Needless to say, piano playing quickly became almost as fun as going to the dentist. If you want to teach your child to hate something with a passion, then try this method of parenting.
I wanted to quit, but that is a forbidden word to a Chinese mother. Quitting would reflect really badly on Her. So for 8 years I had to do something that I totally hated. Even if I had loved it, and was extremely talented, piano playing is only a sanctioned hobby. Woe be to you if you try to make music into a career. There would be hell to pay and then some. The sanctioned careers include being a doctor, engineer, or a lawyer.
The Chinese Mother, Guilt, and Shame
In her article, Amy Chua talks about another gem of Chinese mother parenting –how to shame and guilt a child into submission.
Chua claims that this does not damage the self-esteem of the child, instead it makes the child stronger. In fact, according to Chua, the Chinese mother has more faith in her child because she believes that the child is strong enough to take the shaming.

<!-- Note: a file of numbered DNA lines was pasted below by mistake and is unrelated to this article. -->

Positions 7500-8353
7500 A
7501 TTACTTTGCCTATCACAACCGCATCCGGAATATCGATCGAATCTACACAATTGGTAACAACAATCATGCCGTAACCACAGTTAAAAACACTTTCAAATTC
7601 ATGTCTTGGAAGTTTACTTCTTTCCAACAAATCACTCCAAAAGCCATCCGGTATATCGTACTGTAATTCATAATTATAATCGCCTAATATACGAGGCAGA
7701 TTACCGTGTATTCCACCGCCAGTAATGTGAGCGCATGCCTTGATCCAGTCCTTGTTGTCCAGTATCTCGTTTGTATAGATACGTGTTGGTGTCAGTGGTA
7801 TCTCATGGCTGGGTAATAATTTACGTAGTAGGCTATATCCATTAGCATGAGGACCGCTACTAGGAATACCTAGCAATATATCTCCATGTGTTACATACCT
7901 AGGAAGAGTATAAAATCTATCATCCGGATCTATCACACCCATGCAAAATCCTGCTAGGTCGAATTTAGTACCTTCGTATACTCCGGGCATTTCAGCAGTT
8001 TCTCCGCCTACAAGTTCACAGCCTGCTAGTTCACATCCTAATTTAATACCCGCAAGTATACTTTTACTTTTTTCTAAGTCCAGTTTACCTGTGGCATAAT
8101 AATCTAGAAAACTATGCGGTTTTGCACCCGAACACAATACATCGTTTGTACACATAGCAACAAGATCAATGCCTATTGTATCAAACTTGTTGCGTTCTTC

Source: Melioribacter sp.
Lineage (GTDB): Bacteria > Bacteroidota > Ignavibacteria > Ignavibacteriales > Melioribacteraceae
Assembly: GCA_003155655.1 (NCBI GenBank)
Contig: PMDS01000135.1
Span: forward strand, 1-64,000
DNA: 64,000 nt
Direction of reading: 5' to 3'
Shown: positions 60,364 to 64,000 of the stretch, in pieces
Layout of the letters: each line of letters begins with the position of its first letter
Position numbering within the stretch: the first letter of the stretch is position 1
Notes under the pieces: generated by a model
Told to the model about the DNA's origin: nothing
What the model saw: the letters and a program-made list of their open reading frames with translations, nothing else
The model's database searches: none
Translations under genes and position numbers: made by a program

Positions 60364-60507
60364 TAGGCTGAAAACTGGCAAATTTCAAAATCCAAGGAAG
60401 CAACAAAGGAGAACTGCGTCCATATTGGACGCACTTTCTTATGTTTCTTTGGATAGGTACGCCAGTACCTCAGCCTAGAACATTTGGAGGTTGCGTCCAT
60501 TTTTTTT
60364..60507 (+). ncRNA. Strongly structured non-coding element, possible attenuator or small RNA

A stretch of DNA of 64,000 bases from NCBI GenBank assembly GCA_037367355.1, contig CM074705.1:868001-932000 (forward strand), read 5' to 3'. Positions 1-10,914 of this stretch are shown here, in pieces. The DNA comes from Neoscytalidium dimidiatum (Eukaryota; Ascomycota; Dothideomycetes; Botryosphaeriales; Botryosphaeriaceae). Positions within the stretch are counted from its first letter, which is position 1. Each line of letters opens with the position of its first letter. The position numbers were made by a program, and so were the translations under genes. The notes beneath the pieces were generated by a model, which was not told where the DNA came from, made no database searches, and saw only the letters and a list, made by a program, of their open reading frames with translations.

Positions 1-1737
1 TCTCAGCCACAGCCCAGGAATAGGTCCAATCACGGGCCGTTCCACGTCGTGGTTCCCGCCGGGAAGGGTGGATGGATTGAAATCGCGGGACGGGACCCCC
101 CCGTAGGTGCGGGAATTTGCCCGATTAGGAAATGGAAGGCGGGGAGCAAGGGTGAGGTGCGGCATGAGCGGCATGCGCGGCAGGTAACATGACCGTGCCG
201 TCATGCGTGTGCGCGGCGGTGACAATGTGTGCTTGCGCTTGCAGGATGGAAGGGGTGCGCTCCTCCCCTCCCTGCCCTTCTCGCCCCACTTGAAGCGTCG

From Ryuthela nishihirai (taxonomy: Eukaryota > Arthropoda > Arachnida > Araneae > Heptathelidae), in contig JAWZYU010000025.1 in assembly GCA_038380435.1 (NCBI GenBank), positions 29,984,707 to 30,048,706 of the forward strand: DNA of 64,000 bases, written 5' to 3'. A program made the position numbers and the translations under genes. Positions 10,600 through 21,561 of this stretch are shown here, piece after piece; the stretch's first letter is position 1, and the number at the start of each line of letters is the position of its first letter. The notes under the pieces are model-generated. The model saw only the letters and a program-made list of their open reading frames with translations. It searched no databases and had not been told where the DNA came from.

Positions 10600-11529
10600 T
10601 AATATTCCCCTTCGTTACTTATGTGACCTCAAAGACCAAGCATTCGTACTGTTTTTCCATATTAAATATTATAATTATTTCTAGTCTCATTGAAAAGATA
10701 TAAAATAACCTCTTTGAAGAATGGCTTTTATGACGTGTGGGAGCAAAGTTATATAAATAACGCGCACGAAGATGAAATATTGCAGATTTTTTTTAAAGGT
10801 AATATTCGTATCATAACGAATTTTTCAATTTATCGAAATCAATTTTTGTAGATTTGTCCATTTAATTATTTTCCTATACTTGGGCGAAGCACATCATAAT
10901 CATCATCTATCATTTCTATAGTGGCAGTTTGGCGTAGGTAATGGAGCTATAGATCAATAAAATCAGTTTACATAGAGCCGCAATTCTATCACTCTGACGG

Is this true? Does shaming and harsh coercion lead to a stronger child? I suppose in some ways, it does … if the child survives. Otherwise, the child will probably have a nervous breakdown, which everybody else will pretend did not happen.
And even the children that survive are often plagued by a whole host of mental and emotional issues. Contrary to what Amy Chua may say, the constant guilt and shame attacks did undermine my self-esteem.
How can it not?
Every day, I am told that I am not good enough. True, it did spur me on to try to meet my mother’s expectations, and be worthy of her love. However, it also made me doubt myself and question my own self-worth. I could not confide in anyone, lest they think I was weak and unworthy. It is a lonely place for a child.